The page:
The misfortunes that befell the Roebling family while working on the Brooklyn Bridge’s design and construction have led some to believe that the family was cursed. From a freak accident and untimely death to illness and incapacity, the Roeblings bore the consequences of building a true modern marvel. The Roeblings’ sacrifices, however, were not in vain. Today, as the Roeblings rest peacefully in Cold Spring Cemetery in New York’s Hudson Valley and Riverview Cemetery in Trenton, New Jersey, the Brooklyn Bridge stands in New York City as an enduring testament to the family’s great talents and perseverance.
The graves of Washington and Emily Roebling in Cold Spring Cemetery
John Augustus Roebling was an innovative engineer and pioneer in suspension bridges. After studying in Berlin, Roebling emigrated to the United States where he began experimenting with wrought iron wire cables. He eventually founded his own cable factory in Trenton, New Jersey, and his son, Washington, joined the family business. That factory would continue by be family-owned for three generations, until the 1950s. In 1867, the New York Bridge Company accepted Roebling’s proposal for a 1,600-foot span across the East River, the longest bridge in the world at the time.
Unfortunately, John would not live to see his ambitious plans brought to life. While collecting measurements at a possible tower location near Fulton Ferry, his foot got stuck and crushed between a ferry and the dock. Doctors amputated some of his toes but Roebling refused any further medical care, opting instead to try a trendy water-cure. This treatment did more harm than good. In 1869, just a few weeks after the accident, Roebling died of tetanus. He is buried in Riverview Cemetery in Trenton, New Jersey. Roebling’s son, Washington, stepped up as Chief Engineer to finish his father’s work on the bridge.
The grave of Washington Roebling
Like his father before him, Washington would not make it through the building of the bridge unscathed. When construction began in 1870, caissons had to be built. Caissons are watertight wooden structures that brought workers down to the bottom of the river where they could dig the bridge’s foundation out of solid rock in a dry underwater space. The caissons were unpleasant and often deadly. Their weight, wood structure, and use of pressurized air made them prone to explosions and fire. Workers also ran the risk of developing debilitating caissons disease.
Washington wrote of “that peculiar numb feeling in the small of the back and lower limbs which precedes paralysis” that he had often felt after spending hours in a caisson. Caissons disease, or “the bends,” occurs when a person rises too quickly from being underwater, experiencing rapid decompression as you ascend. After a particularly long day below water in 1872, Washington rose to the surface and promptly passed out. After this incident, he became incapacitated and unable to perform his duties at the construction site. Washington would suffer from the symptoms of caisson disease – paralysis, deafness, and partial blindness – for the rest of his life.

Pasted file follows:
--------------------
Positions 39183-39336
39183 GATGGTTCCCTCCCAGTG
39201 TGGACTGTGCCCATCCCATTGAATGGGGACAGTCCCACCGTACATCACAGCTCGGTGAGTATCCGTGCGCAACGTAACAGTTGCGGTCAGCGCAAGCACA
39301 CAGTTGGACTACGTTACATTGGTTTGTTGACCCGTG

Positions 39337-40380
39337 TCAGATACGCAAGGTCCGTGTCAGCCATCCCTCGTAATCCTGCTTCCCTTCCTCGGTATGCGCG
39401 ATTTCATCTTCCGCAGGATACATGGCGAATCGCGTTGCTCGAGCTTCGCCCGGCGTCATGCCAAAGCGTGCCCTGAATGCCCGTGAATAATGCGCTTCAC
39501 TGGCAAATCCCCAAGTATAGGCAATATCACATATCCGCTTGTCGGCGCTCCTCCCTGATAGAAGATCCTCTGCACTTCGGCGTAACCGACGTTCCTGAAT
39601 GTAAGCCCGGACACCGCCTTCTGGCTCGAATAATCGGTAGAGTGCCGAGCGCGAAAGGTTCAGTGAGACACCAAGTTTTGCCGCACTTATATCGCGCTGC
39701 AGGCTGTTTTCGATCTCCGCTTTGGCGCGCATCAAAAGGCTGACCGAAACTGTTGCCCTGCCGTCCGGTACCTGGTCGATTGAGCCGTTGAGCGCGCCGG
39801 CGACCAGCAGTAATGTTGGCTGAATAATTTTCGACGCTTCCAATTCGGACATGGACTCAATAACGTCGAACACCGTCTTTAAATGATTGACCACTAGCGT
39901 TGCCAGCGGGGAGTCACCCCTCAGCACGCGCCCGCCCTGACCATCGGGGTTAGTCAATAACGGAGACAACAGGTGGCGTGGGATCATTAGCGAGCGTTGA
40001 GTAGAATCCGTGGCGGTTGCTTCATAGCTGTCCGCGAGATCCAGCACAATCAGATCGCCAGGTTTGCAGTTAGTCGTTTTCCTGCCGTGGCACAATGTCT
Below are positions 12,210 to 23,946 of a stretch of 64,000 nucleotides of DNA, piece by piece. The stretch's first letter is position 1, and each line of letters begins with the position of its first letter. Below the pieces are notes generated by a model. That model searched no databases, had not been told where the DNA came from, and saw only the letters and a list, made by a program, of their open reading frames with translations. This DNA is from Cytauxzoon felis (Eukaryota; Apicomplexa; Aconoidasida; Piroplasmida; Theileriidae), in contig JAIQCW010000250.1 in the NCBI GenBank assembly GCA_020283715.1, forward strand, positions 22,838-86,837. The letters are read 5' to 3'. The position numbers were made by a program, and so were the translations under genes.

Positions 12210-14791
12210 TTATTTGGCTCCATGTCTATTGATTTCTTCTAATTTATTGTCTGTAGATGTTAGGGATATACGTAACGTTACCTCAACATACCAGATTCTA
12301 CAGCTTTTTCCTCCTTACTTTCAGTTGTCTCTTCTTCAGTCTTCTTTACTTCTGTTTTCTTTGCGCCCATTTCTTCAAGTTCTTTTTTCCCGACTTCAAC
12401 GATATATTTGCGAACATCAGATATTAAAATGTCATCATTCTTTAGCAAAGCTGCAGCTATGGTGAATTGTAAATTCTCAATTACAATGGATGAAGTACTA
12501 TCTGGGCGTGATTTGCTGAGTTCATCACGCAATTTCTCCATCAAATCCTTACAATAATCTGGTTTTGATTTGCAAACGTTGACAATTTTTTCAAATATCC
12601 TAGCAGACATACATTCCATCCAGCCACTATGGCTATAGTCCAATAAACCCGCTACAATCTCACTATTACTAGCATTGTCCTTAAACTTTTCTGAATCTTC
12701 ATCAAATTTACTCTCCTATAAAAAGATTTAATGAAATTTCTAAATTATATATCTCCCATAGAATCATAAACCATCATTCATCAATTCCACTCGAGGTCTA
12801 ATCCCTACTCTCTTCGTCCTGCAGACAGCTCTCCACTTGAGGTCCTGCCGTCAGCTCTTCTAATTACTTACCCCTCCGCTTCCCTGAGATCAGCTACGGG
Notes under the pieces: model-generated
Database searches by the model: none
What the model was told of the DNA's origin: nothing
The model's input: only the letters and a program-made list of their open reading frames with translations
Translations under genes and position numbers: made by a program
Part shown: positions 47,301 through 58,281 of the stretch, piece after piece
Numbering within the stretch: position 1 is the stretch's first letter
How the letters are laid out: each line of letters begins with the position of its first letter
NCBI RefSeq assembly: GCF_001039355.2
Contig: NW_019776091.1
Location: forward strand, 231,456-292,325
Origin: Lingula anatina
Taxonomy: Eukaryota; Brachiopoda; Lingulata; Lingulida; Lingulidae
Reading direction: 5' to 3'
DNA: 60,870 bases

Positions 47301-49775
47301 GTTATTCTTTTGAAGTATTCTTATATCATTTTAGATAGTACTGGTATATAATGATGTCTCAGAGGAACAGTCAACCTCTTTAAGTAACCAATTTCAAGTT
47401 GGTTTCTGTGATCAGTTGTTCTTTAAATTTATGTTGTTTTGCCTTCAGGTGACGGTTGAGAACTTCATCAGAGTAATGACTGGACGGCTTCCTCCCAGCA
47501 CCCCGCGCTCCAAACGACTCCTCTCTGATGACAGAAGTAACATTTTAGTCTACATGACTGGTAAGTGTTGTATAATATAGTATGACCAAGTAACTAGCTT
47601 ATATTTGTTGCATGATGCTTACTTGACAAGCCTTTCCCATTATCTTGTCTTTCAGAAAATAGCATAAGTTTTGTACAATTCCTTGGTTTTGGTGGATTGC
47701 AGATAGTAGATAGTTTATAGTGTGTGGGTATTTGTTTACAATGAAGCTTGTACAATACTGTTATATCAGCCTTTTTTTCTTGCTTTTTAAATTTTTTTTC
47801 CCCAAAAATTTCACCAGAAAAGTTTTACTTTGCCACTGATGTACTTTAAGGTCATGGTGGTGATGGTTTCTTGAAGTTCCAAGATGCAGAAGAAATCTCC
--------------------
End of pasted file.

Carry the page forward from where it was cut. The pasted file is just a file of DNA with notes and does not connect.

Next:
Emily Roebling’s grave at Cold Spring Cemetery
Washington convalesced in the home he shared with his wife, Emily Warren Roebling, at 110 Columbia Heights in Brooklyn. Using a telescope at his window, Washington could oversee the bridge’s construction from afar. Emily stood in for Washington at the site. He sent her with notes and instructions, and she taught herself the math and engineering needed to assist him. For sixteen years, construction hammered on until the bridge finally opened on May 24th, 1883. Emily is allegedly the only one of the three Roeblings to ever walk across the bridge’s span.
After the bridge was complete, John and Emily moved to Trenton, New Jersey. In 1924 poet Hart Crane moved into Washington’s room on Columbia Heights. Inspired by the views of Roebling’s majestic landmark, Crane penned his most famous work, The Bridge. He didn’t know how his own work intermingled so closely with the work of the room’s previous tenant. The corner of Columbia Heights and Orange Street, where the Roebling home once stood, was renamed for Emily Roebling in 2018.
Emily died of cancer in 1903, and Washington lived until 1926 when he died at the age of 89. Washington and Emily now rest in Cold Spring Cemetary in Emily’s home town of Cold Spring in New York’s Putnam County, about an hour north of Manhattan by Metro-North train. Their graves are marked with embellished Celtic crosses. Emily’s headstone describes her as “Gifted, Noble and True.” Sharing the scenic view with the Roeblings is the nearby grave of architect William Van Alen. His most famous work is another beloved New York City landmark, the Chrysler Building.
Despite a supernatural curse or the mere earthly risks of taking on such an enormous task, the Roebling legacy lives on in one of America’s most important structures. While the Brooklyn Bridge itself is the greatest monument to the Roeblings’ work, but another smaller monument to the family tucked away in a rarely-visited spot. A steel sculpture featuring John, Washington, and Emily’s silhouettes is located at Anchorage Plaza on Old Fulton Street and Front Street. The piece was unveiled for the bridge’s centennial in 1983. Designed by artist Keith Godard, whose work you can also see in the New York City subway, the three figures are depicted admiring their work together, a scene that sadly never came to fruition in life.
Learn more about the Roebling family and the history of the Brooklyn Bridge an upcoming Secrets of the Brooklyn Bridge walking tour!